Today is another off day from work, so, along with a lot of housecleaning (we have a new puppy), it is an opportunity to spend time with the kids, who are on Spring break. Early in the morning, I noticed that one of the cows had gotten through the fence that keeps them away from my gardens. Tulips are coming up, and the cows love to eat them. Jon volunteered to put in a post and some wire at the spot where he knew they had come in. He and Greg and Greg's friend Ricky thereby earned spending money for a bike trip to the local market, which is over a mile away.

When Greg got back to the house, he said, "When I was riding alone on my bike, I felt like I was a homeless person, but now that I am home, sitting in front of a flat screen t.v., I don't have that homeless feeling any more!"

Apparently Jon and Ricky had been riding ahead or behind Greg on the country road, thus giving him that homeless feeling.

Wednesday, March 16, 2011

"Response ability"

One of the many ideas I liked in reading Dr. Jill Bolte Taylor's book My Stroke of Insight was her concept of responsibility. The word, according to the point Dr. Taylor makes, is shorthand for "response ability." Her point is that after the 90 second physiological response to negative stimuli, we can choose how we want to respond. Do we want to engage in left-brain argument with the person who is triggering our negative emotions, or do we want our "big picture," "calm," right-brain to "mellow" out our way of handling the situation?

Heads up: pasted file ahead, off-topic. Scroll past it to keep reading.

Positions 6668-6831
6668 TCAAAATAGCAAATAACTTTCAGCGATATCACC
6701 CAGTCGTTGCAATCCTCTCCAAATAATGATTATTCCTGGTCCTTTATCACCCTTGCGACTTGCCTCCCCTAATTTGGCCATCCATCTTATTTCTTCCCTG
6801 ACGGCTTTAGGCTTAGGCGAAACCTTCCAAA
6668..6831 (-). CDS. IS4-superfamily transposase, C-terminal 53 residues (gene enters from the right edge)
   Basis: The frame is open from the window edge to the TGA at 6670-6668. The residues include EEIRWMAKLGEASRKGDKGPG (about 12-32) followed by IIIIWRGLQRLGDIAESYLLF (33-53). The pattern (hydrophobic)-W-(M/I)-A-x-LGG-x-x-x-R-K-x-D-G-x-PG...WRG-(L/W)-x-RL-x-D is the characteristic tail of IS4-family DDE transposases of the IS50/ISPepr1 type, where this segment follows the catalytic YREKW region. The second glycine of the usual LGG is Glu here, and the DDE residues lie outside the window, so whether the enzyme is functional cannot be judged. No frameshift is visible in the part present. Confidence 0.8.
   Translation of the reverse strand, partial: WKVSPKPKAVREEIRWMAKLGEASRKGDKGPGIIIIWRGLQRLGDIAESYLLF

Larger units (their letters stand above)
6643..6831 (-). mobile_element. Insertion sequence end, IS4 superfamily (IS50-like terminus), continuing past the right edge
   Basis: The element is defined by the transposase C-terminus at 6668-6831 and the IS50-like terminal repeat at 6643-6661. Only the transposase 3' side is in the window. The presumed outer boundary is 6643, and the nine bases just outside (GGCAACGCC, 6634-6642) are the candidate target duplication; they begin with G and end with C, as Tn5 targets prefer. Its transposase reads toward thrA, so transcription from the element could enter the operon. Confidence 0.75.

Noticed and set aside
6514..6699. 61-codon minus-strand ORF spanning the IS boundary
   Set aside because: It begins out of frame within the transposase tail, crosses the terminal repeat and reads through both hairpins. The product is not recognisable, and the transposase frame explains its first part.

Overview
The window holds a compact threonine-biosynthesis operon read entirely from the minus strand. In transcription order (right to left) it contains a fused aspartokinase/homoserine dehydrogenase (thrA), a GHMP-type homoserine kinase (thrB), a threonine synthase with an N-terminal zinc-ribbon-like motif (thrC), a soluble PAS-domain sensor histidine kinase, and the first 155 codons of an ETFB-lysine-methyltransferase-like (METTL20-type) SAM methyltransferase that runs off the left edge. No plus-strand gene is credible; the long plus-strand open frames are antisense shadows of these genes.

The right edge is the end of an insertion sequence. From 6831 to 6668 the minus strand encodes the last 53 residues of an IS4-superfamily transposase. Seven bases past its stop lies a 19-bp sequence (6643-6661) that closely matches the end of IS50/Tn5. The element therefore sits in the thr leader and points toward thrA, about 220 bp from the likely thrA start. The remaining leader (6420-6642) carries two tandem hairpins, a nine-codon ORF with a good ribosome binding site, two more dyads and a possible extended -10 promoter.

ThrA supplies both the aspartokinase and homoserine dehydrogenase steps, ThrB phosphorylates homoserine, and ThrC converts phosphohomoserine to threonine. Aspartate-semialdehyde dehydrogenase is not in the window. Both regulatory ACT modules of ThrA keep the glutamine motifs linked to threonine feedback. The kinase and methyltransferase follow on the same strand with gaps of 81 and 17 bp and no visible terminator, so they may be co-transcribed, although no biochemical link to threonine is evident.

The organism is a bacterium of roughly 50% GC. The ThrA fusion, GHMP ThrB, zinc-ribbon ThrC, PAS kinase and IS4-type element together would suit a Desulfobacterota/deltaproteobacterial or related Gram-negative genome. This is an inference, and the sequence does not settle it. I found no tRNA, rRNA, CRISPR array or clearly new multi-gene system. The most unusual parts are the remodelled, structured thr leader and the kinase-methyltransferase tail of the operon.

That does not mean we choose to become a doormat for aggressive left-brain-dominated people to walk on and over. It just means we give our brain a chance to pause and consider its choices of responses.

In the news

Cops, Firefighters join teachers, nurses and otner public employees in Wisconsin in attempting to extort support from businesses.

Sarah Palin writes here about the $4-per-gallon President.
Exhibit A: His drilling moratorium.
Exhibit B: His 2012 budget
Exhibit C: His anti-drilling regulatory policies

50 technicians remain in a nuclear power plant in Japan, courageously trying to prevent a broader catastrophe.

via Ace of Spades

Monday, March 14, 2011

The first one to speak out against Sharia law

Rick Santorum has become the first Republican presidential candidate to speak out against Sharia law, calling it "evil" and "incompatible with American jurisprudence and our Constitution."

Exposing Obama's Energy Lies

Jeff Dunetz writes at the Big Government blog that the "U.S. supply of recoverable oil is 167 billion barrels of oil, the equivalent of replacing America’s current imports from OPEC countries for more than 75 years." Read the whole thing here.

Hope and Change!

Taking advantage of a day off from retailing and enjoying temperatures above 60 degrees for the first time this year, I have been tending gardens today. Removing weeds and grass, piling on several inches of composted alpaca and cow manure, gathering eggs, and talking to the dogs and cows; that is my idea of a pretty good day!

Would you rather be right, or happy?